At the local fruit and vegetable market I often see a woman walking around with a small basket in her hands. She once approached me and opened the lid of her basket. There was a snake inside! I don’t know if she was expecting me to give her some money for her snake, but after she saw my look of horror, she quickly realized there was little chance of that. The fruit vendors had a good laugh watching my reaction.
Many animals are worshipped as gods in Hinduism. There’s Ganesh the elephant and Hanuman the monkey. The snake is also worshipped as Nagaraja: the king of snakes. Killing a snake is considered inauspicious and it’s believed that this can bring bad luck which will follow you in all your successive lives.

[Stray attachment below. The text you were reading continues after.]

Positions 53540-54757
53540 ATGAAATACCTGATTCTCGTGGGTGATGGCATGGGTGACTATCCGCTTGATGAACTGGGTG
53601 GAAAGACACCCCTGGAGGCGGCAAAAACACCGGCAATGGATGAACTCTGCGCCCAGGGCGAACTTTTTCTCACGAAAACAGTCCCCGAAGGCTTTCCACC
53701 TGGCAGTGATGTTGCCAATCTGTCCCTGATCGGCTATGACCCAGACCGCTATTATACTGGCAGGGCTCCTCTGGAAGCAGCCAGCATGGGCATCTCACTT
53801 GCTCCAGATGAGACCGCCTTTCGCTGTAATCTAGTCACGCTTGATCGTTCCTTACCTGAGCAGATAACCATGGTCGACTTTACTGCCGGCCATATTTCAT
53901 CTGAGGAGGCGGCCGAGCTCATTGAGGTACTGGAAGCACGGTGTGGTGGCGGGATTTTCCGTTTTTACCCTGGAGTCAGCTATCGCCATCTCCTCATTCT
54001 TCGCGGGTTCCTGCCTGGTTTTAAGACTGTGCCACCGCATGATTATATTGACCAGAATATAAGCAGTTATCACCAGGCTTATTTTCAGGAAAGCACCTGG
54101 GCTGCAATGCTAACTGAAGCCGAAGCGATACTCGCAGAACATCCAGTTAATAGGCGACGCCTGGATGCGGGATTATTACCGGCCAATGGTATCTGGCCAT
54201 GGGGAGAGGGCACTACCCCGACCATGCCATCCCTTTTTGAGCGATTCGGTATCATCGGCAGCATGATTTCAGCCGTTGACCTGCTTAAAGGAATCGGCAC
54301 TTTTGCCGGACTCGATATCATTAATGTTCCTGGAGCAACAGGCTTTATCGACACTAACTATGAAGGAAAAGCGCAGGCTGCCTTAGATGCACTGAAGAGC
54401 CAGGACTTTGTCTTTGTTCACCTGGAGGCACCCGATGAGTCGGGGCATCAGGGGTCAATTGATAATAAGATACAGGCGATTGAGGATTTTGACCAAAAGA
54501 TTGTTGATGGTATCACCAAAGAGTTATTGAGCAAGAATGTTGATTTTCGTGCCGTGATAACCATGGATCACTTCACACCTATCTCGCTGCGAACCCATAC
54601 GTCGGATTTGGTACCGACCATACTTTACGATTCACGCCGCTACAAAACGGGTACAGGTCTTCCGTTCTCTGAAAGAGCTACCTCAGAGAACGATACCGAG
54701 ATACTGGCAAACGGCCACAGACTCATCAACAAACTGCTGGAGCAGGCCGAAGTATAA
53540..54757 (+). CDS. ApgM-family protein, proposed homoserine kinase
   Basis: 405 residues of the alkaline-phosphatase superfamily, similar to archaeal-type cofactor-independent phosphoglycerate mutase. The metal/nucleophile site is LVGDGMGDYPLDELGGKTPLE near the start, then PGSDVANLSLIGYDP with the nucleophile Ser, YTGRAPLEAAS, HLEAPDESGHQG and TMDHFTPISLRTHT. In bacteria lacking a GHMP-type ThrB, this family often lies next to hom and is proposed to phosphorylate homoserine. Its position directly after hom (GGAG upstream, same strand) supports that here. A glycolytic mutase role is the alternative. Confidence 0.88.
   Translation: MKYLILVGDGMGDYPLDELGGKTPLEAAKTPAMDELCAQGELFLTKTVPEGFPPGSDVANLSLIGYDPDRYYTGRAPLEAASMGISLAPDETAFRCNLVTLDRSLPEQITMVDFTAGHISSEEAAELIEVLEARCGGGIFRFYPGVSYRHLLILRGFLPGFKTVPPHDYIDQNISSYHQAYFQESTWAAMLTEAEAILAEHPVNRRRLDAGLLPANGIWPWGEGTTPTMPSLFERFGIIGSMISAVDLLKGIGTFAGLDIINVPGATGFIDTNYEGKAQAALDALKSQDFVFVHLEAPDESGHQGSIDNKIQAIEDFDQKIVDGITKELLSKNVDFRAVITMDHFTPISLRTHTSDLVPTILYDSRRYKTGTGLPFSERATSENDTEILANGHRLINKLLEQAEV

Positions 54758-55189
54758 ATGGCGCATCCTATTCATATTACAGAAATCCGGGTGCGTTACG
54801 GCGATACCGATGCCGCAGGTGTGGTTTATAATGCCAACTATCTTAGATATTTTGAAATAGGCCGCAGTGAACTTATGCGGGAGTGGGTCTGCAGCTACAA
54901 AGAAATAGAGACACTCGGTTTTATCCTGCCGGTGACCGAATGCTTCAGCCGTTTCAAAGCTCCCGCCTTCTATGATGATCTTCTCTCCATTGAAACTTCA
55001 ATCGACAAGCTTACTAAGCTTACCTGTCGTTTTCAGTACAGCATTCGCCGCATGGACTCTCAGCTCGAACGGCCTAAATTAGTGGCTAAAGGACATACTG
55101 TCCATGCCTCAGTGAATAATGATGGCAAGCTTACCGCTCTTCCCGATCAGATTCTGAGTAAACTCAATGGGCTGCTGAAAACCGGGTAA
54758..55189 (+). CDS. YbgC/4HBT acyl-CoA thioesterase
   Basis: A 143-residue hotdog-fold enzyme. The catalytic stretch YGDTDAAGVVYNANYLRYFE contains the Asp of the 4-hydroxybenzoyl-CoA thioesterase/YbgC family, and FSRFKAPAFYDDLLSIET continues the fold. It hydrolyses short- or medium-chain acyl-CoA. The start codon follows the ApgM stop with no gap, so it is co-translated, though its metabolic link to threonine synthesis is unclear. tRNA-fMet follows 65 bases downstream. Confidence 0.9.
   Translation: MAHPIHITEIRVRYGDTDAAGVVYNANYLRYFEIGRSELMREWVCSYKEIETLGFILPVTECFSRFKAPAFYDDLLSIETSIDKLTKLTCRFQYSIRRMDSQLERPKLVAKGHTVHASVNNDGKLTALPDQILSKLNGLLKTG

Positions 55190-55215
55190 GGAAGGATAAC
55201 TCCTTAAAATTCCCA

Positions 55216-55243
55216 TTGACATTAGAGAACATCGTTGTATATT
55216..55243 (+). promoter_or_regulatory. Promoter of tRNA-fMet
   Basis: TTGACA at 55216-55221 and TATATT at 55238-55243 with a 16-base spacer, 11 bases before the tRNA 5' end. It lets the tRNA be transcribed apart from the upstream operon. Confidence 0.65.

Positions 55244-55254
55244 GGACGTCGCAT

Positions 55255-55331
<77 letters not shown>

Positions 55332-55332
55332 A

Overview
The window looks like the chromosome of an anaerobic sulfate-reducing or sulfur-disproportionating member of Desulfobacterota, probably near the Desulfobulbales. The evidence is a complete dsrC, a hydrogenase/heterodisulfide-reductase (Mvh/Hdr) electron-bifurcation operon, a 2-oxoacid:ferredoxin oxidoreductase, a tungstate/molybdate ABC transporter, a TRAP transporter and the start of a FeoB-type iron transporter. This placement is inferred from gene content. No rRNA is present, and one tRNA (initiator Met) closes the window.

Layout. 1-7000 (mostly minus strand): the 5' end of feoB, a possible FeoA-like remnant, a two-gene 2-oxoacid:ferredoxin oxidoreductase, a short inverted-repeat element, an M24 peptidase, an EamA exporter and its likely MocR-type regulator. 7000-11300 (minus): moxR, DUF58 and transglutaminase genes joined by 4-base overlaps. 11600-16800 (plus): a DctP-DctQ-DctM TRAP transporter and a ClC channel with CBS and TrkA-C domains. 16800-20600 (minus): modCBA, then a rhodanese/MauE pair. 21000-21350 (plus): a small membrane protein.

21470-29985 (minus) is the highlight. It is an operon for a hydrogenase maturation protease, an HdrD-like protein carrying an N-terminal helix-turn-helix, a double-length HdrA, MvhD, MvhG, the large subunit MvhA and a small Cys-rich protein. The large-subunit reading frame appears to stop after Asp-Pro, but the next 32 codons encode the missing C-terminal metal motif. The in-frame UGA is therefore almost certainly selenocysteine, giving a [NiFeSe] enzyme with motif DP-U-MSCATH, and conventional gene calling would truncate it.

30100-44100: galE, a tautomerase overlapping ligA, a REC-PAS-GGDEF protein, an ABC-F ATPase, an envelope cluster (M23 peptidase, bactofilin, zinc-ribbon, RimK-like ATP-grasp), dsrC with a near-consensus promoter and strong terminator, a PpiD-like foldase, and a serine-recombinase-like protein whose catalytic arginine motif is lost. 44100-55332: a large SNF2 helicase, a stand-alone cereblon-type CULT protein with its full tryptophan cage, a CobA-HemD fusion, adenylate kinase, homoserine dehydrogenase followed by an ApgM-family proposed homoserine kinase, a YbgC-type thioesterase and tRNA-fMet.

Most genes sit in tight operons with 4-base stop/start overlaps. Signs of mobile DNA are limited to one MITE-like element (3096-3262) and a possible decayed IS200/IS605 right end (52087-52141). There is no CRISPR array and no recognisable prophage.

I sometimes come across small shrines and stone images of snakes, often at the base of a tree. This is considered to be the entry to the underworld and a resting place for snakes, believed to be the guardians of the underworld. Trees and snakes are also symbols of fertility.
Many temples in South India have a shrine to the snake goddess Nakamal, the snake virgin. There are also temples dedicated to snake worship. Snakes are offered milk to appease them and to cure infertility. Snakes even have their own festival day, called Nagapanchami.
For more about snake gods and temples, see this link.